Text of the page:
Protesters target French embassy in Burkina amid coup confusion

4. Burkina
A crowd of protesters gather in front of the entrance to the French embassy in Ouagadougou, Burkina Faso, on October 2, 2022. (Photo: AFP)

OUAGADOUGOU — Security forces fired tear gas to disperse angry protesters outside the French embassy in Burkina Faso’s capital on Sunday, as unrest simmered in the impoverished, restive West African nation following the claim of a second coup this year.اضافة اعلان

The latest upheaval began on Friday, when junior military officers announced they had toppled the country’s junta leader, sparking deep concern among world powers.

Late on Saturday, the junta leader, Paul-Henri Sandaogo Damiba, said he had no intention of giving up power and urged the officers to “come to their senses”.

His comments came shortly after the army general staff dismissed the coup as an “internal crisis” within the military and said dialogue was “ongoing” to remedy the situation.

In a statement read out on television on Sunday, the officers who claimed the coup said they had lifted a curfew they had imposed and called for a meeting of ministry heads for later in the day.

The officers had accused Damiba of having hidden at a military base of former colonial power France to plot a “counteroffensive”, charges that he and France denied.

On Sunday, dozens of supporters of the new self-proclaimed putsch leader, Ibrahim Traore, gathered at the French embassy in the capital Ouagadougou.

Security forces fired tear gas from inside the compound to disperse the protesters after they set fire to barriers outside and lobbed rocks at the structure, with some trying to scale the fence, according to an AFP reporter on the scene.

There were no immediate reports of injuries.

Hundreds of protesters headed to the headquarters of Burkina Faso’s public television, where Traore went in a motorcade to deliver a national address on Sunday.

Some of them were carrying Russian flags and chanted slogans hostile to France and Damiba. Traore supporters were also continuing to occupy several main squares and roads in Ouagadougou, an AFP correspondent saw.

The French foreign ministry condemned “the violence against our embassy in the strongest terms” by “hostile demonstrators manipulated by a disinformation campaign against us”.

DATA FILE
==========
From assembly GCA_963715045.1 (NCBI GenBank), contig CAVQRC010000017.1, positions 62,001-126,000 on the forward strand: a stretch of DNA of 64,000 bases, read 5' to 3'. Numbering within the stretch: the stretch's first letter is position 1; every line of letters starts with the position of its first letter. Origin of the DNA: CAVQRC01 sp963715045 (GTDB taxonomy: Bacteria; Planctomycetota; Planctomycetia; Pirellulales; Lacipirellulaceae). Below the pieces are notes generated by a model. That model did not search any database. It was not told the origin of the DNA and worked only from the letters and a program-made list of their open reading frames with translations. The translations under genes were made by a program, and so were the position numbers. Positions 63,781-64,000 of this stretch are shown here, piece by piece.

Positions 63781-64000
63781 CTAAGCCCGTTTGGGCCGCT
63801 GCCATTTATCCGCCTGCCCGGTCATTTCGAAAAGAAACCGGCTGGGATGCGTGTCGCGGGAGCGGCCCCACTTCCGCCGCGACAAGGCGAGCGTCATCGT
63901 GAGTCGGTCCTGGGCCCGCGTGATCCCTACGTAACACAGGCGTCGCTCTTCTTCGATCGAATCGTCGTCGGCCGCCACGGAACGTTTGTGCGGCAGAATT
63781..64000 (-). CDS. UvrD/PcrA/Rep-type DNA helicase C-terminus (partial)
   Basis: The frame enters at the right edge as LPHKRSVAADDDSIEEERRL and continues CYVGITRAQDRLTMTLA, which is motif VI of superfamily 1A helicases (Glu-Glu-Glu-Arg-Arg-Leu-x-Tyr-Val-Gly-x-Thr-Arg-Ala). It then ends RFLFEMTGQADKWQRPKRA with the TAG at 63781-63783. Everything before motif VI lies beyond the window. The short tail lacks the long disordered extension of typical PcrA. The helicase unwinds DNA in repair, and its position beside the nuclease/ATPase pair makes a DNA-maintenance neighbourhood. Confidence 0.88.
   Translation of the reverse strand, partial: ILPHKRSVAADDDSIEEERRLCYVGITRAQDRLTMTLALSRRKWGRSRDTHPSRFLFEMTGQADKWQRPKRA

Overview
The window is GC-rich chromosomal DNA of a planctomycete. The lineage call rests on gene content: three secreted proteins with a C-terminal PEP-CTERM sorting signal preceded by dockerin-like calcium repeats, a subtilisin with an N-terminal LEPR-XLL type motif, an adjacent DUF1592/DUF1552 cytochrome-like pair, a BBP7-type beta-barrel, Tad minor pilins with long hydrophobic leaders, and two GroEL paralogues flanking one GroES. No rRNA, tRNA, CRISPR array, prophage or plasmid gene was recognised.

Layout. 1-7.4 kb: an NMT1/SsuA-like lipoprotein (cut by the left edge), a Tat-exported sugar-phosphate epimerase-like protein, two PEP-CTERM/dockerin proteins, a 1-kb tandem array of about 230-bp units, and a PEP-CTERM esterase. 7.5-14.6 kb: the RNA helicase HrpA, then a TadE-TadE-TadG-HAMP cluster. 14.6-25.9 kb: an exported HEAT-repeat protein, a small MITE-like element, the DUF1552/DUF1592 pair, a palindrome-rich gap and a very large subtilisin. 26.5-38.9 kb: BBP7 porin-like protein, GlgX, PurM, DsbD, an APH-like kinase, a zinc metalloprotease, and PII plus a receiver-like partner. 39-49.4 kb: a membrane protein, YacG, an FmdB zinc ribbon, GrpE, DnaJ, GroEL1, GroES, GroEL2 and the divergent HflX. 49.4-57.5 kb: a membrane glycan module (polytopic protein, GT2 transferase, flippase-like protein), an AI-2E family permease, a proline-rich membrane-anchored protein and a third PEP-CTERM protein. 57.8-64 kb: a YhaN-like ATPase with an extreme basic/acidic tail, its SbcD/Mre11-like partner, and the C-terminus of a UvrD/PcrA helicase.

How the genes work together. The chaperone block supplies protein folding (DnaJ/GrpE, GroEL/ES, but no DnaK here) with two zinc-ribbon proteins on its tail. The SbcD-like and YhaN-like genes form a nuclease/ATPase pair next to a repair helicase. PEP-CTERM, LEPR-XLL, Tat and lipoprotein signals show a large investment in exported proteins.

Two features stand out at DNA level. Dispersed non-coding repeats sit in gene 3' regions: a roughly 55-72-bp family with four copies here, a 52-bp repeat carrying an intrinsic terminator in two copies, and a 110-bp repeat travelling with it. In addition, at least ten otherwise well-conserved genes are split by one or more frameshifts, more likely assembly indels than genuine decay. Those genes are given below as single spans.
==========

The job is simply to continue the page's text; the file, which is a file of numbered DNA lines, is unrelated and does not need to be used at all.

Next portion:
It marked the latest incident against a France-linked building in two days, after a fire at the embassy on Saturday and a blaze in front of the French Institute in the western city of Bobo-Dioulasso.

A French institute in the capital also sustained major damage, the French foreign ministry said.

Traore called for an end to the attacks on Sunday.

An officer, reading a statement on television from Traore, who stood by his side, told the public “to refrain from any act of violence and vandalism”, notably against the French embassy and military base.

The officers said they had carried out their putsch because Damiba had failed to quell jihadist attacks in the country.

Traore said talks with Damiba were ongoing and that order was progressively being restored, although the country’s borders remained shut on Sunday.

Damiba himself came to power in the nation of 16 million people in a January coup, accusing elected president Roch Marc Christian Kabore of failing to beat back radical Islamist extremist fighters.

But the insurgency has raged on and more than 40 percent of Burkina Faso remains outside government control.

Thousands have died and about two million have been displaced by the fighting since 2015, when the insurgency spread to Burkina Faso from neighboring Mali.

The events Friday sparked a wave of international criticism, including from the US, the African Union, the European Union and the regional grouping ECOWAS.

“Burkina Faso needs peace, stability and unity to fight terrorist groups and criminal networks operating in parts of the country,” said a statement by UN Secretary General Antonio Guterres.

Extremist violence has also prompted a series of coups in Mali since 2020 and fueled instability in neighboring Niger.

The new self-proclaimed Burkina putschists said they were willing “to go to other partners ready to help in the fight against terrorism”.

No country was explicitly mentioned but Russia, whose influence is growing in French-speaking Africa including Mali and the Central African Republic, is among the possible partners in question.

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